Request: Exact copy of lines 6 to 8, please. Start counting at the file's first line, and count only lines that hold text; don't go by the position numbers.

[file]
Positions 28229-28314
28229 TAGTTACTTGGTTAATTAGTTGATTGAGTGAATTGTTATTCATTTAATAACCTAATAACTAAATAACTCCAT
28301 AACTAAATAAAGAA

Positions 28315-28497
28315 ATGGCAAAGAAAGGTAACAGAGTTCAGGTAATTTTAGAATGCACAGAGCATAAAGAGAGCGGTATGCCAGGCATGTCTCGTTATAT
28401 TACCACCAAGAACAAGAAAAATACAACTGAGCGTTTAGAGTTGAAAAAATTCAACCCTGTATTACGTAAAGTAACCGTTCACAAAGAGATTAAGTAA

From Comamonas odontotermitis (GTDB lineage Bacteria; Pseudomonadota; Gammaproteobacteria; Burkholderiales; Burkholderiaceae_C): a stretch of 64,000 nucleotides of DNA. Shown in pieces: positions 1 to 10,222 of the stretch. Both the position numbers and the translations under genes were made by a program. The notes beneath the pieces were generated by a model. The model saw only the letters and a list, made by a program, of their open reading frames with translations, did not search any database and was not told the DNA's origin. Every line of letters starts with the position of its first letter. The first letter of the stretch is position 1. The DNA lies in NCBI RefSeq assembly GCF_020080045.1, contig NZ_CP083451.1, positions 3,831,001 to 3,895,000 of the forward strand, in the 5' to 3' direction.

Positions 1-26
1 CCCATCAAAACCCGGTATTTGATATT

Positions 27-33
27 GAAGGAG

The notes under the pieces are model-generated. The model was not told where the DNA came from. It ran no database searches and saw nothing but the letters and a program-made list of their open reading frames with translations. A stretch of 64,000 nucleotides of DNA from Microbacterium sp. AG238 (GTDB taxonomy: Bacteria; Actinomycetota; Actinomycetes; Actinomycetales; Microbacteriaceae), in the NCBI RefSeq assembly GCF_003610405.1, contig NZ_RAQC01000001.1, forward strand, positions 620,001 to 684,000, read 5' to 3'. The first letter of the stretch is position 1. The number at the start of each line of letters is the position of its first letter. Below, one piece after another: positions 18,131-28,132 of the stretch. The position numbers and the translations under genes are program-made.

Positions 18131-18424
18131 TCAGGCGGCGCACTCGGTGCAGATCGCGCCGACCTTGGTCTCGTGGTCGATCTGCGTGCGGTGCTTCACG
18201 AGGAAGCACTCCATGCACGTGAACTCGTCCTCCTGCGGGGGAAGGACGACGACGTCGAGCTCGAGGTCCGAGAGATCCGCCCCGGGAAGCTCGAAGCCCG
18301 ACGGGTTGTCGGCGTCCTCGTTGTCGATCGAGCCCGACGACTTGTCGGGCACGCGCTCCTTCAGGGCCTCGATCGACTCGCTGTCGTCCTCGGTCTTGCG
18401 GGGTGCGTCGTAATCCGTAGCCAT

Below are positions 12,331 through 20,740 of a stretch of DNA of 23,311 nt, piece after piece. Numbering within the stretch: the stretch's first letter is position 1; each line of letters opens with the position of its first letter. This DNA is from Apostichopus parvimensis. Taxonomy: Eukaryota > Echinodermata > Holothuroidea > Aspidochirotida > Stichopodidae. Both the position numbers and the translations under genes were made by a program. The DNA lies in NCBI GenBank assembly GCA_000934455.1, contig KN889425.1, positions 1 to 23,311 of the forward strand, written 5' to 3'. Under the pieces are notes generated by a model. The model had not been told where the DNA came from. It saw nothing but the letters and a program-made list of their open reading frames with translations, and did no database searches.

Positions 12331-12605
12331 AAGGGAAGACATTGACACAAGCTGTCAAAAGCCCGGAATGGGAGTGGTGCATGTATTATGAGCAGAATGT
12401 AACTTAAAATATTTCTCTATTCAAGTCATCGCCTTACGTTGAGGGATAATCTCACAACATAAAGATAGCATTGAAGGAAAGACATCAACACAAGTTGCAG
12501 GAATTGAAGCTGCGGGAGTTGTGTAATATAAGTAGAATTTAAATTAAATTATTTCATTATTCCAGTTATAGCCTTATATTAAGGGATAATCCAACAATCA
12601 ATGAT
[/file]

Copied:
28401 TACCACCAAGAACAAGAAAAATACAACTGAGCGTTTAGAGTTGAAAAAATTCAACCCTGTATTACGTAAAGTAACCGTTCACAAAGAGATTAAGTAA

From Comamonas odontotermitis (GTDB lineage Bacteria; Pseudomonadota; Gammaproteobacteria; Burkholderiales; Burkholderiaceae_C): a stretch of 64,000 nucleotides of DNA. Shown in pieces: positions 1 to 10,222 of the stretch. Both the position numbers and the translations under genes were made by a program. The notes beneath the pieces were generated by a model. The model saw only the letters and a list, made by a program, of their open reading frames with translations, did not search any database and was not told the DNA's origin. Every line of letters starts with the position of its first letter. The first letter of the stretch is position 1. The DNA lies in NCBI RefSeq assembly GCF_020080045.1, contig NZ_CP083451.1, positions 3,831,001 to 3,895,000 of the forward strand, in the 5' to 3' direction.

Positions 1-26